Last week, Athens-Clarke County saw a significant decrease in the rate of new confirmed COVID-19 cases compared to the week before.
From Feb. 4-10, ACC reported 292 new confirmed cases, compared to 404 from Jan. 28-Feb. 3. According to the Georgia Department of Public Health, the seven-day average positivity rate declined from 10.8% on Feb. 3 to 9.1% on Feb. 10.
Although this is a drop, it is still high. The World Health Organization and Johns Hopkins University recommend that communities try to maintain a positivity rate of 5% or lower. However, we are seeing a significant decrease in positivity rate throughout the few past weeks.
From Feb. 4-10, ACC reported eight confirmed COVID-19 deaths, bringing the total to 103 since the start of the pandemic.
According to the DPH, the ACC seven-day daily case average has also significantly decreased from 58.3 for the week of Jan. 28-Feb. 3 to 41.7 for the week of Feb. 4-10.
According to the Georgia Geospatial Information Office, the number of current hospitalizations in Region E — which includes ACC and several surrounding counties — showed a decline last week. On Feb. 10, there were 158 hospitalized COVID-19 patients, compared to the 202 on Feb. 3.
Statewide, the weekly rate of new confirmed COVID-19 cases has also decreased slightly.
Georgia reported 21,696 confirmed COVID-19 cases for the week of Feb. 4-10, down from 27,662 last week. According to the DPH, the seven-day daily case average decreased dramatically to 3,099.4 during Feb. 4-10 compared to 3,935.7 the week before. The number for confirmed deaths also decreased — Georgia recorded 697 new confirmed COVID-19 deaths from Feb. 4-10 compared to the 782 deaths on Jan. 28-Feb. 3.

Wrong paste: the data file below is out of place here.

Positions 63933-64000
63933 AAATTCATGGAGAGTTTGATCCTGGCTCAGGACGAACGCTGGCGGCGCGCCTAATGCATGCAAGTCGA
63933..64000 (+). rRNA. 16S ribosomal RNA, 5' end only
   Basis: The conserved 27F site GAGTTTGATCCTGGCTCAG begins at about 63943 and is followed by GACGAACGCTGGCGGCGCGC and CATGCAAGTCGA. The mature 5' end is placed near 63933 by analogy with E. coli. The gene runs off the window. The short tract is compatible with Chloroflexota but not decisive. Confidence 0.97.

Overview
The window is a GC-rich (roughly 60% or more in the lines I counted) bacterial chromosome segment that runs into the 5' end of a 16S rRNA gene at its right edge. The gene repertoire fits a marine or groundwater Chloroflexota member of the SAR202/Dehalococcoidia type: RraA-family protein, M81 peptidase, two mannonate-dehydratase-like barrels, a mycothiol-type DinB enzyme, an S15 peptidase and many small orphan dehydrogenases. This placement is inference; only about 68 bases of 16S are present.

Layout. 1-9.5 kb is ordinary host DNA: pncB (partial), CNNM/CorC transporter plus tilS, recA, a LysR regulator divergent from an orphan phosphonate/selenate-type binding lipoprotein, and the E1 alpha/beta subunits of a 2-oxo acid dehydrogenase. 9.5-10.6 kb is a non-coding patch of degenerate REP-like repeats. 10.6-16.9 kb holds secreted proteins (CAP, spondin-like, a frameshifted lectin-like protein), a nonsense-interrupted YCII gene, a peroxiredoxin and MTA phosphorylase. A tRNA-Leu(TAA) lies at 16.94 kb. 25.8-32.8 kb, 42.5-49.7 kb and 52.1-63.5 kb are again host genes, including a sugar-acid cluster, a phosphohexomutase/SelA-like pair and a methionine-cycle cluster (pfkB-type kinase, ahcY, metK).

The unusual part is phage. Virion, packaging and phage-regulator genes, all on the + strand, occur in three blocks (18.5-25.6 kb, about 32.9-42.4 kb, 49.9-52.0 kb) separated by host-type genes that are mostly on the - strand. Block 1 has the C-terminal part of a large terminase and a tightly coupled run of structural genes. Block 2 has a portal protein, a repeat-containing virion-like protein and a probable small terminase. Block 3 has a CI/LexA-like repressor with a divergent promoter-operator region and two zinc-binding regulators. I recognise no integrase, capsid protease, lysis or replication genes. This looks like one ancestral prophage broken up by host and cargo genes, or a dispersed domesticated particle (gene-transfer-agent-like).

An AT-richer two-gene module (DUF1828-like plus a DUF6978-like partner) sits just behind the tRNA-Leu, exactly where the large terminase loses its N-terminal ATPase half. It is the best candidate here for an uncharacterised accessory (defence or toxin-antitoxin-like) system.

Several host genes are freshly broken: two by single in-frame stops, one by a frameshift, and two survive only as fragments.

According to the Geospatial Information Office, the number of current COVID-19 hospitalizations in the state slightly decreased from about 4,021 on Feb. 3 to 3,322 on Feb. 10.
In addition, comparing the week of Jan. 28 to the week of Feb. 4 may be difficult as new COVID-19 mutations are being found. About 37 new cases of the B.1.1.7. COVID-19 variant, which was first identified in the United Kingdom, have been found in the state. No other variants have been recognized in Georgia as of now.
Georgia has received 761,475 Pfizer vaccines and 1,073,400 Moderna vaccines, according to the DPH. The state has administered about 1,301,647 vaccinations as of Feb. 10, compared to the 1,030,872 vaccinations last week. Both the vaccination shipment and administration has increased from last week. Additionally, more people are getting vaccinated than people contracting the virus themselves.
ACC has received 41,575 vaccines in various clinics and hospitals out of the 115,775 its distributors requested. Vaccination receivals are falling drastically short in comparison to requests. According to 2019 estimates from the U.S. Census Bureau, Athens has a total population of about 127,000.
President Joe Biden has stated that the situation of COVID-19 will get worse before getting better, withstanding vaccine distribution as well. Recently, Dr. Anthony Fauci, the director of National Institute of Allergy and Infectious Diseases, endorsed double masking amid the more contagious COVID-19 mutations found in the U.S, which have been found to be 30-70% more transmissible to others than the initial strain. Double-masking has shown to block over 92% of potential infectious particles from spreading to others, according to a study done by the Centers for Disease Control and Prevention.
Currently, ACC, UGA and the state of Georgia are all in the 1A phase of vaccination administration laid out by the CDC and DPH.